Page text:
Has the Indian Economy Fallen Off A Cliff?

With the recent Euro crisis centered on Greece (here we go again), the Indian economy seems to show signs of trouble. Extracts from the Wall Street Journal Asia gives the following reports:

  1. Last summer the Indian government forecasted that the economy would grow at an annual rate of 9.0% to 9.5% for the next half-decade.
  2. India’s gross domestic product in the first quarter of 2012 grew 5.3%, its slowest quarterly pace since early 2003. This means that India’s economy grew at its slowest pace in almost a decade.
  3. Manufacturing output took the worst hit in the quarter, contracting 0.3% in comparison with a 7.3% increase in the earlier year.
  4. Massive imports of oil have also widened the trade deficit that in turn weakened the rupee (the rupee touched a record low of 56.51 to the US dollar) and pushed up the cost of imported goods and services.
  5. Inflation in the Indian economy has remained high (7%). The central bank raised interest rates 13 times in 2010 and 2011. The policy of high interest rates to put a lid on inflation is not effective as India’s prices are driven by supply constraints in food and energy and not demand.
  6. To compound their problems, the Indian Central Bank is stuck between the fears of slowing economic growth against the country’s failure of getting inflation under control.

Some of the following may be the causes of India’s sluggish economic growth:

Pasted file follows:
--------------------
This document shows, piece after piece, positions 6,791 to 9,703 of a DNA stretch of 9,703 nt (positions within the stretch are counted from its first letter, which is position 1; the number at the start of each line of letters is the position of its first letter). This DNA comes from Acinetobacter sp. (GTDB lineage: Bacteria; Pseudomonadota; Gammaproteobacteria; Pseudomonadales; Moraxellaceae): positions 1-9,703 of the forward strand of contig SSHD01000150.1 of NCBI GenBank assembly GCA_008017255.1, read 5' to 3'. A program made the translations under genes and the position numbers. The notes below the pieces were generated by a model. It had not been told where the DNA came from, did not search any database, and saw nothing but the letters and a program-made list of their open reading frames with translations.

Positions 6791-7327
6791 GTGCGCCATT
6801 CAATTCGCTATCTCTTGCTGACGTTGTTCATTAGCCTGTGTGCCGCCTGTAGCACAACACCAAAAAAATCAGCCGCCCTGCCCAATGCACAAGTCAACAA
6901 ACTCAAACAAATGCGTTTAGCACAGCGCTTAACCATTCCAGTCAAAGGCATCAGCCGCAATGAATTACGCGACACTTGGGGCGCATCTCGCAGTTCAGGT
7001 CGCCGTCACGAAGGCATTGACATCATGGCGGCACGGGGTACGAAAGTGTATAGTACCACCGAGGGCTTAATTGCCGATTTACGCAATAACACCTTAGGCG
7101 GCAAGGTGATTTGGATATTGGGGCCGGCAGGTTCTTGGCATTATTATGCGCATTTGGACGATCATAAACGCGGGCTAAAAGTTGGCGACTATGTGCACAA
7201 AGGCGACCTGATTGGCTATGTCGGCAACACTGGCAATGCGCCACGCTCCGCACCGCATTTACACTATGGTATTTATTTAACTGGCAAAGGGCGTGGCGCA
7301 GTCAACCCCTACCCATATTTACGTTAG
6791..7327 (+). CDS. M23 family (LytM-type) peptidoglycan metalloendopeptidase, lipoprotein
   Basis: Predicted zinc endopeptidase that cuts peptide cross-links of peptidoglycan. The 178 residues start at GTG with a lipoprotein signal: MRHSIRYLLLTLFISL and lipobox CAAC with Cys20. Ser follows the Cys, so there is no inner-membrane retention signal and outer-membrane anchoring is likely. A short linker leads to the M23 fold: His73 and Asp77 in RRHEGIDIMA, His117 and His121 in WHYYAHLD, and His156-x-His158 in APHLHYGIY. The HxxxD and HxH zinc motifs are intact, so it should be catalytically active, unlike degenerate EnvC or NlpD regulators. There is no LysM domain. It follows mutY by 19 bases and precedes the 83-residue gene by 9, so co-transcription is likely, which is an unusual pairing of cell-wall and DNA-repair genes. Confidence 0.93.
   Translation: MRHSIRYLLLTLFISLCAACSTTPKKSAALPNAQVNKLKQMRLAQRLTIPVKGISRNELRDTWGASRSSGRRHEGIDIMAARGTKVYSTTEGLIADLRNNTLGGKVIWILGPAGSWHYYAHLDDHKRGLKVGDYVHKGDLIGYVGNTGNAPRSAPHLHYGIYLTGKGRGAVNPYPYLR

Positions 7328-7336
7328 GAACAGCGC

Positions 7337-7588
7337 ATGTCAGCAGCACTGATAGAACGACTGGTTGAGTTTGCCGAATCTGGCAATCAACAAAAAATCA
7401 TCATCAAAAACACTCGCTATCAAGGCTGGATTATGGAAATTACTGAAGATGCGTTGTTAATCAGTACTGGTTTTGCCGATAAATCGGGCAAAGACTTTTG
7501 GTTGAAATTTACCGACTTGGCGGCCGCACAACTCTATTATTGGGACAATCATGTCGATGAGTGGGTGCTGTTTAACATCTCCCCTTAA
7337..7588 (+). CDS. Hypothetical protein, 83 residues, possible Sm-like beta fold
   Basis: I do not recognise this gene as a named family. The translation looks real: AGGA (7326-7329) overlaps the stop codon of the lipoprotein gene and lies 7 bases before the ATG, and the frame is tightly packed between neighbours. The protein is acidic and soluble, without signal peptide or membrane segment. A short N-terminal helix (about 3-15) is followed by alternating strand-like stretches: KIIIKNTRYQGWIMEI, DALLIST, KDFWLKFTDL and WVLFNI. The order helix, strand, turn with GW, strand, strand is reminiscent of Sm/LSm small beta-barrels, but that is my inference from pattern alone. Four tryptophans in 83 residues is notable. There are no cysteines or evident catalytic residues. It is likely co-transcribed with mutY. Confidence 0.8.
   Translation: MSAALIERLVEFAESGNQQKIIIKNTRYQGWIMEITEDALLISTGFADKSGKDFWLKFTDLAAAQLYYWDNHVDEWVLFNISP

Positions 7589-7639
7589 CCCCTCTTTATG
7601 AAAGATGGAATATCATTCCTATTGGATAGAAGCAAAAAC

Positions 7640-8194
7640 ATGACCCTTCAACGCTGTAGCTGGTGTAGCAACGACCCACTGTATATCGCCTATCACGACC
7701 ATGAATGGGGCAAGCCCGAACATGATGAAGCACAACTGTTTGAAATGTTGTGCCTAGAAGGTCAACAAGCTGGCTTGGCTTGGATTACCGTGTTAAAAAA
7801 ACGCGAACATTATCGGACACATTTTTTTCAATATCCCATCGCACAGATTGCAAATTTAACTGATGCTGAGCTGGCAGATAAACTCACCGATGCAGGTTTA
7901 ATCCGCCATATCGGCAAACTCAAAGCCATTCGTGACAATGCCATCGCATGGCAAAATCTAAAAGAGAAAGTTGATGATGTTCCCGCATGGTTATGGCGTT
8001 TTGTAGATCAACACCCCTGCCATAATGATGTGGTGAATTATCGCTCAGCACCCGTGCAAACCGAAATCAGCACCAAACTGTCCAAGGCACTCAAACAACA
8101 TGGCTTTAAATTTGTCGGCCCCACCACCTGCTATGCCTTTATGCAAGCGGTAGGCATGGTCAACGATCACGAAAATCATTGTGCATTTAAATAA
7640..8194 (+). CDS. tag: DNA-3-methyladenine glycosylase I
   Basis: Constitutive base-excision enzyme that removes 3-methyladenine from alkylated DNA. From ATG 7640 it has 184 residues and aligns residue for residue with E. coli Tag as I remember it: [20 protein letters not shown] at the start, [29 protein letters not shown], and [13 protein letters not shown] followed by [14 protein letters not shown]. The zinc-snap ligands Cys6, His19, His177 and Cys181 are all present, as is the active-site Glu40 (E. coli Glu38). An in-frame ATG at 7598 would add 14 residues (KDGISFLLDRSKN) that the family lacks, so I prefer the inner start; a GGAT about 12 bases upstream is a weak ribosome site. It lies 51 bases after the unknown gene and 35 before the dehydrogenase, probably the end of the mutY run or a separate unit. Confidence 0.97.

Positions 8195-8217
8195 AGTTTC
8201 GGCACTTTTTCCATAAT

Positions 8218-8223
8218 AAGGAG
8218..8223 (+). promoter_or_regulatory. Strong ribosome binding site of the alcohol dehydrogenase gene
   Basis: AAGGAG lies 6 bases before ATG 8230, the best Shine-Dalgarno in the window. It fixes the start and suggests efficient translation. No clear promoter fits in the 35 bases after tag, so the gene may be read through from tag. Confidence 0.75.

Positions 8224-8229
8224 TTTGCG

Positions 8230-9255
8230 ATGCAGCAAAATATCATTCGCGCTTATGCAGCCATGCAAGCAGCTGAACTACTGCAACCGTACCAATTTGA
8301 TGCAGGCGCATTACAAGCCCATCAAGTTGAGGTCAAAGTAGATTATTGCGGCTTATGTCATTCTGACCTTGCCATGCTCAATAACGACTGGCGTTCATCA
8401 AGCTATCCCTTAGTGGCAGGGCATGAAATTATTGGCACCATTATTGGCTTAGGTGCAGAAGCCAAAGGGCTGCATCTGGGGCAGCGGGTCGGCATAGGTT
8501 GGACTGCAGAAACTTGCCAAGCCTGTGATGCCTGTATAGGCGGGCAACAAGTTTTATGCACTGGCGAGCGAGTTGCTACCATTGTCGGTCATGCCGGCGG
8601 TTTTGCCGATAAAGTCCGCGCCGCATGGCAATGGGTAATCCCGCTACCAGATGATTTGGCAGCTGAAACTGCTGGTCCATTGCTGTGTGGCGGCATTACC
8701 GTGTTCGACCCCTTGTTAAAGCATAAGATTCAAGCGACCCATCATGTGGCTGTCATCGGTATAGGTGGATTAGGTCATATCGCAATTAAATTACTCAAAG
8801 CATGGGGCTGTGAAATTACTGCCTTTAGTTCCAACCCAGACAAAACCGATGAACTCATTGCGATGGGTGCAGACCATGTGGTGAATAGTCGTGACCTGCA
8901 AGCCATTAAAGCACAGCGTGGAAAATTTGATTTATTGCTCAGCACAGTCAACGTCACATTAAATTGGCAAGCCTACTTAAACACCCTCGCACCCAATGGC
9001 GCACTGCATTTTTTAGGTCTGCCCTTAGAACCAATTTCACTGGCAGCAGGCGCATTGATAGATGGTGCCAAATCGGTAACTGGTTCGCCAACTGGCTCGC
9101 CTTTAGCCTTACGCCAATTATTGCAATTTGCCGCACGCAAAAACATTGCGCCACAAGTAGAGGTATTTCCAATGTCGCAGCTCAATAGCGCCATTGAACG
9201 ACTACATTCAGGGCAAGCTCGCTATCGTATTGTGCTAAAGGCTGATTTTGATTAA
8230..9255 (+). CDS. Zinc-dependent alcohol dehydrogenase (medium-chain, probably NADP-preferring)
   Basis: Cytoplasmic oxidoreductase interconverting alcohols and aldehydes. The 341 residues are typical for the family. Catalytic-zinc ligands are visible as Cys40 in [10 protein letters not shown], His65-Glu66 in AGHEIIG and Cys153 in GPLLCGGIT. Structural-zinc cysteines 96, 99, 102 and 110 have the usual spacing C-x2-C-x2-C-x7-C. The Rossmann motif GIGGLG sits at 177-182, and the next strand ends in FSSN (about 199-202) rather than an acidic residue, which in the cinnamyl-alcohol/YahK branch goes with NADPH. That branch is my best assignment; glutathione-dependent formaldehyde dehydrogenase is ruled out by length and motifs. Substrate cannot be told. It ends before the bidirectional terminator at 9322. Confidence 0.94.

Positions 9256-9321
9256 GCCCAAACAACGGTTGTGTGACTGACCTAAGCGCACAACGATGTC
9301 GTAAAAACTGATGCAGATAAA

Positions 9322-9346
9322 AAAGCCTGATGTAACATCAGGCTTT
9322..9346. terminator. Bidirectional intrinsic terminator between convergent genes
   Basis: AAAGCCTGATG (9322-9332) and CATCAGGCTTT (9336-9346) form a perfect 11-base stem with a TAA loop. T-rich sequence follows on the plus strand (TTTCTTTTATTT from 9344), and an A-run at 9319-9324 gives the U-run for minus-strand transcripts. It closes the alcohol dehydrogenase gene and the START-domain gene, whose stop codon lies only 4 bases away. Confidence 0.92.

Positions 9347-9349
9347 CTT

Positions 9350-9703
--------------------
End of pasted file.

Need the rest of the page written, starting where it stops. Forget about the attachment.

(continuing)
1. Global economic uncertainty over the fate of the Euro.
  2. The Indian government’s failure to push through reforms. Welfare programs that are popular but costly have created an unsustainable budget deficit and caused higher inflation.
  3. The Indian government has failed to take politically difficult actions to cut expenditures. Instead, the government has proposed to raise money by increasing taxes on foreign companies (something foreign companies are very unhappy about).
  4. Indian government has failed to fulfill its promises to open up the local retail sector and other industries to overseas investors. 
  5. Lagged effects of many monetary tightening cycles.

Lessons learnt:

  1. Central banks should consider the causes of inflation before raising interest rates to stem inflationary pressures.
  2. The Indian government should go back to the basics. Balancing its budget is essential. Welfare programs are popular but once implemented may impose a significant exit cost to future generations.
  3. The Indian government should form policies that encourage foreign investments into the country. Foreign businesses in India provide a source of tax revenue that contributes back to the economy.

All in all, there are no substitutes to good central banking and sound government policymaking. Go back to the basics and keep to your promises. Or fall off a cliff…

One Response to “Has the Indian Economy Fallen Off A Cliff?”
  1. Anonymous says:

    THE ONLY TRUE cause of India’s sluggish economic growth:

    – Their culture

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